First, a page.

Jacqueline Charles [00:21:33] I think what this moment tells you: it’s not about gangs, political power, and wealth in Haiti, what it tells you is what happens when you don’t have institutions in a country, when you don’t have strong institutions, when you don’t have a strong government in the country, when you have a weak police force. I mean, the police, not for lack of trying, have been trying to take back control of these key infrastructures from the gangs, but they haven’t been able to. Why? Not just because there are 12,000 individuals, they’re ill equipped. The gangs have automatic weapons, and the police have pistols; they have nine millimeters. They don’t even have bulletproof vests in some cases. If they do, they don’t have plates in their bulletproof vests. I mean, let’s not fool ourselves. This is a country that is under a U.S. arms embargo. So, while weapons and ammunition are flowing freely into Haiti illegally and ending up in the hands of gangs, the police, they don’t have access to this. I always point to this incident where you had five police officers who went in an armored vehicle, into a slum in Port au Prince called the prestigious village of God, better known as a kidnaping lair, so it’s a complete maze in there. Well, their bodies still have never been retrieved out of there. They were ambushed when they were in there. So, this is the reality that you have, and so when Jovenel Moise was president, there was still a gang problem. There was still a kidnaping problem. When I talk to people on the ground in terms of the international community, what they confide in me is the fact that what keeps them up late at night is that every day these gangs are increasingly becoming free agents. We talked about the collusion of politicians with gangs and who may be pulling the strings of this gang or that gang but what you are increasingly seeing when you follow this issue is that gangs that previously were not in communication with each other, they are in communication with each other. When somebody gets kidnaped today, it doesn’t necessarily mean that that gang is holding them in their lair. They could be held by another gang that’s in another part of the capital. So, you’re starting to see these larger coalitions built and you’re starting to see gangs acting on their own. So at some point, are we going to reach a point in this country where you can’t just pick up a phone and call the politicians and say, hey, I know you’re close to this gang and this is a problem and I need you to release this person or release this blockade; I think that is the fear and the reality that the Haitian National Police, which was put in charge of security of this country today, needs help. Who should help and how that help should look? Well, that’s the current debate.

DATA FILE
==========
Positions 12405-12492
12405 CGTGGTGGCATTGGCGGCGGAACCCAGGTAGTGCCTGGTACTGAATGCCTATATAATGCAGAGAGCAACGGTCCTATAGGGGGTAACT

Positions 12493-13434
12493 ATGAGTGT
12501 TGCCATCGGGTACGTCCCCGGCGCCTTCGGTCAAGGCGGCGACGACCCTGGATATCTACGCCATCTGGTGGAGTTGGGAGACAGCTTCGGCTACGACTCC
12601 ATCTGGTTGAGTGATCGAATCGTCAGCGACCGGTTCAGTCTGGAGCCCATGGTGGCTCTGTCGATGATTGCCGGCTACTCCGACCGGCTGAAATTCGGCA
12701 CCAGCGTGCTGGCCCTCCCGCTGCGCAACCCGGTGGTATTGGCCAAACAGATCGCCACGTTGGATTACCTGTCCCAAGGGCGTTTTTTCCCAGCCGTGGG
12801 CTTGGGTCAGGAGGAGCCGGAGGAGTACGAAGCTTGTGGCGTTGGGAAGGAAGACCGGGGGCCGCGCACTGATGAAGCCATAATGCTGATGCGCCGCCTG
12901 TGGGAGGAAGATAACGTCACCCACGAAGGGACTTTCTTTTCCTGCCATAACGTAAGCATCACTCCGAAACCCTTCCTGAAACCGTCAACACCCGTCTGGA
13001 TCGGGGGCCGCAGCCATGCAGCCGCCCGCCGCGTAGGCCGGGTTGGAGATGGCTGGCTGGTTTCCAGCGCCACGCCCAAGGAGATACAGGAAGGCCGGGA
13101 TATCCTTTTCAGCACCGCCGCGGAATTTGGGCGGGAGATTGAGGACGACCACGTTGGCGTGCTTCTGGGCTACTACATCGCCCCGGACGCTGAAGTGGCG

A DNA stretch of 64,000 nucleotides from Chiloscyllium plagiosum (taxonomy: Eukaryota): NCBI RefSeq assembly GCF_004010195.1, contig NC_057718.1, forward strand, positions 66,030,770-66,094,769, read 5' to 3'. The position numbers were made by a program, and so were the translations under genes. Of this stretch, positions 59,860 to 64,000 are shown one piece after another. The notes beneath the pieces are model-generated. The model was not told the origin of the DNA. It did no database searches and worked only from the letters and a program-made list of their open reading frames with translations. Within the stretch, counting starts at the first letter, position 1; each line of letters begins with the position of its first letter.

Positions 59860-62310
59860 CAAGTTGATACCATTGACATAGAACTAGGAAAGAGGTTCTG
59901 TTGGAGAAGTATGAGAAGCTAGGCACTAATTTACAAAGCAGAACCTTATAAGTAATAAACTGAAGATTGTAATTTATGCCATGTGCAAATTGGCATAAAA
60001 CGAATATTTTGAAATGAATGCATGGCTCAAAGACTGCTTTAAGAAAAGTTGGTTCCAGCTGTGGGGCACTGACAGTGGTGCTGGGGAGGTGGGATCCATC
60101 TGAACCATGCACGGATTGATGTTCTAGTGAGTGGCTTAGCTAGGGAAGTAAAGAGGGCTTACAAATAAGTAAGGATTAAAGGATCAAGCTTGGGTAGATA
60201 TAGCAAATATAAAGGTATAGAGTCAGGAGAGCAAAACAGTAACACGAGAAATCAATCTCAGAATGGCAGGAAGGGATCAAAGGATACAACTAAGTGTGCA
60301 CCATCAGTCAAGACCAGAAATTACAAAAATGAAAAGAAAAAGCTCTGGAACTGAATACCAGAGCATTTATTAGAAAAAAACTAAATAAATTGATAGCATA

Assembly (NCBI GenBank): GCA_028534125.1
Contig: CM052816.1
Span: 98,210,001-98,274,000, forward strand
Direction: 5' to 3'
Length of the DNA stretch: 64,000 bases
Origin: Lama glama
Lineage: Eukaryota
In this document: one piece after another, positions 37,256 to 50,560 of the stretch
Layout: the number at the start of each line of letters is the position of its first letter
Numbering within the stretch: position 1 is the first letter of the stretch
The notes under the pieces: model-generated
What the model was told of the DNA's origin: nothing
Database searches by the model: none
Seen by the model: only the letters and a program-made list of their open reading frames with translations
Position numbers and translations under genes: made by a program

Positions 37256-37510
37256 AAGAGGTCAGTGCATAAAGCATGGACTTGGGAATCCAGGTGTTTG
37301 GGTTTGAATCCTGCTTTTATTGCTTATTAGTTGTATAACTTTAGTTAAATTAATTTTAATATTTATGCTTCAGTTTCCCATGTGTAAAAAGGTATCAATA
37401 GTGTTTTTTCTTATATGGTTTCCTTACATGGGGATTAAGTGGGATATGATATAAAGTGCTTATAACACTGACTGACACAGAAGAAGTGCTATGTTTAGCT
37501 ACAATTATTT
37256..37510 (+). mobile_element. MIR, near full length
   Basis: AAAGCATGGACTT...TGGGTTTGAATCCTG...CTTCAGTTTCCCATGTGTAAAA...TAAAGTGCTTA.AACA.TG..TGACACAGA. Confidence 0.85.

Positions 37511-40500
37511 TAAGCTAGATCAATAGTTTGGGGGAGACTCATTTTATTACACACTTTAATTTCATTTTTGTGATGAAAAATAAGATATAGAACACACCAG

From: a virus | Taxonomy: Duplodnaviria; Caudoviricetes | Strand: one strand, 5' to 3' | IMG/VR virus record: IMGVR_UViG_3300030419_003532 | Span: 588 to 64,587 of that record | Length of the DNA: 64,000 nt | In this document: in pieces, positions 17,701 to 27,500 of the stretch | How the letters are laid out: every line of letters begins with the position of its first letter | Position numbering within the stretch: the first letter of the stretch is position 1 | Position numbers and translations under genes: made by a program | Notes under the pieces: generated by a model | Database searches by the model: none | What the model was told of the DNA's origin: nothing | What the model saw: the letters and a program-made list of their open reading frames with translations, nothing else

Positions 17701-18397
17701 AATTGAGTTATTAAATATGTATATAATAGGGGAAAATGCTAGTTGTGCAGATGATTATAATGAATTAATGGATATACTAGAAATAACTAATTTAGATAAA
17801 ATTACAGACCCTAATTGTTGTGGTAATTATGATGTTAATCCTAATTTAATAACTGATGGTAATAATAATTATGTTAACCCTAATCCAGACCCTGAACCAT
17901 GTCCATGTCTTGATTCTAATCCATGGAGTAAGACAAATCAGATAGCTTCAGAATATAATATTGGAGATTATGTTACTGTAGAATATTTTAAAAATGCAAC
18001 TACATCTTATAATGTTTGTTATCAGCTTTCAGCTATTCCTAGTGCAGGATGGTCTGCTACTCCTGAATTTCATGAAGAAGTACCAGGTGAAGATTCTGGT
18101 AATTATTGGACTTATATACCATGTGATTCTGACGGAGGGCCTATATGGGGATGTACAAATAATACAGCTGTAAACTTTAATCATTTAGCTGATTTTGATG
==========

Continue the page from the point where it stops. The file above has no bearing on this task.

Mark L. Goldberg [00:24:10] Well, I wanted to ask you about that debate given the deteriorating security situation you just described, and the escalating humanitarian crisis caused by lack of access to water and sharply increased fuel crisis, there have been calls and some movement for some sort of international intervention in Haiti. I know the United States and Mexico have been circulating this idea at the U.N. Security Council. International intervention has a very sort of problematic history in Haiti. What are you hearing from the Haitians you’re speaking to about the prospect of some sort of international presence in Haiti? And how realistic is that as an actual option that might ameliorate the situation to a degree?